Pallet Magazine, a Magazine Created For People Who Like to "Think And Drink", Folds
When we interviewed Nadia Saccardo and Rick Bannister both magazine industry vets, we asked them the obvious question of why they would launch a print magazine now, in the current declining climate. Rick Bannister said:
Because reading online and reading in print are two completely different experiences. Reading on your phone or laptop comes with a low-level of anxiety, because you know there’s a bottomless pit of information ahead, so you end up skimming everything and scrolling on forever, never truly engaging with much. Nowadays, not many things have the power to make you stop and really appreciate what’s in front of you, but a premium magazine is still one of those things. We love the idea of that.That was a good response but looking back it was a bit tone deaf. Sometimes individuals in magazine media like to tell themselves this completely ignoring reality. The fact is more and more people are migrating to digital each year. Companies like Hearst can launch new print magazines, because they have the money to back it up. Pallet was backed by Sam Calagione of Dogfish Head Brewery who also served as executive editor. Producing a print magazine isn't cheap. Production alone takes a lot of cash and distribution is an entirely different animal by itself. There are no signs that Pallet will continue as a website. The message left on the site directs people to view all issues now available only in digital by going to Readbug. However the Pallet page on that site is also down. RIP Pallet, you had potential.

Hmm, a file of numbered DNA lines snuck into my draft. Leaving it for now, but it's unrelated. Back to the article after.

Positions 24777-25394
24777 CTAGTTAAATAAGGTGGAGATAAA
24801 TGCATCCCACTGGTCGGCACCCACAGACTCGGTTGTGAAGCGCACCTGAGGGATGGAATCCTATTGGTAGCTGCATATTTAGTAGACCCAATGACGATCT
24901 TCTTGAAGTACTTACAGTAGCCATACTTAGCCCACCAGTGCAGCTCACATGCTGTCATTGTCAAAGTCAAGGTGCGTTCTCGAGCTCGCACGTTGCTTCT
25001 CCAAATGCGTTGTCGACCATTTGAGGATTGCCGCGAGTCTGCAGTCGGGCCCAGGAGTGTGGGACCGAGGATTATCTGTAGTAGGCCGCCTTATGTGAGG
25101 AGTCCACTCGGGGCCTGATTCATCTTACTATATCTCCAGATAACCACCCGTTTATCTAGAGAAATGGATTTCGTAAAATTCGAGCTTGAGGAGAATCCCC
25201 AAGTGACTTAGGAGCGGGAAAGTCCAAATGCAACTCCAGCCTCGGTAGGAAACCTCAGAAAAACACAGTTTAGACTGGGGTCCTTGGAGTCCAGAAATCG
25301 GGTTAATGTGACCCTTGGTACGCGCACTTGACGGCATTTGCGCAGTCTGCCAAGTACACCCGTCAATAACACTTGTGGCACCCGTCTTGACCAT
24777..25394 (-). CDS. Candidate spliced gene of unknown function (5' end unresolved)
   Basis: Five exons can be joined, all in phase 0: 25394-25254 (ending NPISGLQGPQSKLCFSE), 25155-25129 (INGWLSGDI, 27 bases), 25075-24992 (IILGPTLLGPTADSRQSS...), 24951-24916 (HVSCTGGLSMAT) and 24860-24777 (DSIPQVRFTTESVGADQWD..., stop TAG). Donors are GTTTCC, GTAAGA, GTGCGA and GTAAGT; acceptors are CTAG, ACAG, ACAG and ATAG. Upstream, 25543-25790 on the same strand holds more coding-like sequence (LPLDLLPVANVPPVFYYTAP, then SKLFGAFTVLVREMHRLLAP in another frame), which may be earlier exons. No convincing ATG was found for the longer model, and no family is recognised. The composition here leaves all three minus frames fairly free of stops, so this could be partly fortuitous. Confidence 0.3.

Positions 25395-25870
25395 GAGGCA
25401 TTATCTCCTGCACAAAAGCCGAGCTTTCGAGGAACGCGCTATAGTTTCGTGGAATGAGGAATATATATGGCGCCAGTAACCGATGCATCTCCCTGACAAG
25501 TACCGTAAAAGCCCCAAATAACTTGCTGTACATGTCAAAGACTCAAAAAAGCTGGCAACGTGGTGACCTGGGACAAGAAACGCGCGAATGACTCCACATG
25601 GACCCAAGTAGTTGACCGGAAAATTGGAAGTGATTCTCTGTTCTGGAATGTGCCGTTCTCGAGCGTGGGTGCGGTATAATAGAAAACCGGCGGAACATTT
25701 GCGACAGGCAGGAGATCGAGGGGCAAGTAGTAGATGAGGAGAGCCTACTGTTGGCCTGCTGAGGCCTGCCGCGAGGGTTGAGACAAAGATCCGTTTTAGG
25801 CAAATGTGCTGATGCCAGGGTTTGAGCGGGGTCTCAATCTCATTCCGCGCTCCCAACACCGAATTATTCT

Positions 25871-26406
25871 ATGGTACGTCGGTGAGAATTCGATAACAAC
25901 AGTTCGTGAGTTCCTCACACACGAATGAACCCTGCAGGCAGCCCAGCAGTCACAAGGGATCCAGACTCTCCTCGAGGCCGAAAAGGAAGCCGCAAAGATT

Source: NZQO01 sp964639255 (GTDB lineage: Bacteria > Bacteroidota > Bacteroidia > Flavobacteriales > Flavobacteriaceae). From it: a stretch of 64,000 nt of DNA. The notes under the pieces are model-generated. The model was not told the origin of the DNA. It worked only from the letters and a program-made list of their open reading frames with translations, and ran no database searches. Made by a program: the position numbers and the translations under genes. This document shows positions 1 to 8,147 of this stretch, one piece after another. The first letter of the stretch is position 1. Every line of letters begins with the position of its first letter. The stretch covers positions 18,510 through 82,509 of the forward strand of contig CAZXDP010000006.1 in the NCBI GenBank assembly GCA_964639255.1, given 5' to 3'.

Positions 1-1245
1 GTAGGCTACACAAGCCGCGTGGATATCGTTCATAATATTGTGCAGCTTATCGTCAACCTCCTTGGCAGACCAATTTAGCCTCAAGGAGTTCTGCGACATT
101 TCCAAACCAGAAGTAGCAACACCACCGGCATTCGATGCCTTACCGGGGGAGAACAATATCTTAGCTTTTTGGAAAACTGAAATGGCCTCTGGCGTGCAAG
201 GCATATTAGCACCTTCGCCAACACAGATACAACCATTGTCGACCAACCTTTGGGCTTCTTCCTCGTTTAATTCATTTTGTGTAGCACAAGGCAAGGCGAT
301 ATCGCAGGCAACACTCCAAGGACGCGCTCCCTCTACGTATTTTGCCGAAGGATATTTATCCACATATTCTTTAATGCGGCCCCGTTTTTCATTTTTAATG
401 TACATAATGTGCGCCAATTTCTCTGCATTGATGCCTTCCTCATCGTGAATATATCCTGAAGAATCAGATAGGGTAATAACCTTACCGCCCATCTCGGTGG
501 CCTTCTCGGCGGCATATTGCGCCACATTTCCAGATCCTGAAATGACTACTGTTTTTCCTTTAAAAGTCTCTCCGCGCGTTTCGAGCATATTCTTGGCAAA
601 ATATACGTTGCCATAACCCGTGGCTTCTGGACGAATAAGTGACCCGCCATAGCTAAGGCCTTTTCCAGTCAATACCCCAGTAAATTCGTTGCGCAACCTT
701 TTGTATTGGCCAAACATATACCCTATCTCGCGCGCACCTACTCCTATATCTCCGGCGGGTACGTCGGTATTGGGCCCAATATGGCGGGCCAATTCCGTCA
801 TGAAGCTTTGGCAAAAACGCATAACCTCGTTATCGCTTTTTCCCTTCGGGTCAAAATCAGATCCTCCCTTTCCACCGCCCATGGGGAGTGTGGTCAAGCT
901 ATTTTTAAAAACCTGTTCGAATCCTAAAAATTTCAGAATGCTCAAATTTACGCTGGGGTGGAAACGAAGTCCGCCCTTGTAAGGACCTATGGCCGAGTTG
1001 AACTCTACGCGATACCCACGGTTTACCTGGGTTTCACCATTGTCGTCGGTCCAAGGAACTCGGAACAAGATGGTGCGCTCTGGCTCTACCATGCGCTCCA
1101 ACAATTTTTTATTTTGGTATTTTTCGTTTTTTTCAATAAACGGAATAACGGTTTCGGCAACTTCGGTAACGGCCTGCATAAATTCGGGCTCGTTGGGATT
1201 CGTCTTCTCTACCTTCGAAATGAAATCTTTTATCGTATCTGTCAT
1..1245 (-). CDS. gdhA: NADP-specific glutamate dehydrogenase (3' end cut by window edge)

Pallet Magazine, a Magazine Created For People Who Like to "Think And Drink", Folds Reviewed by Editor on 2:57 PM Rating: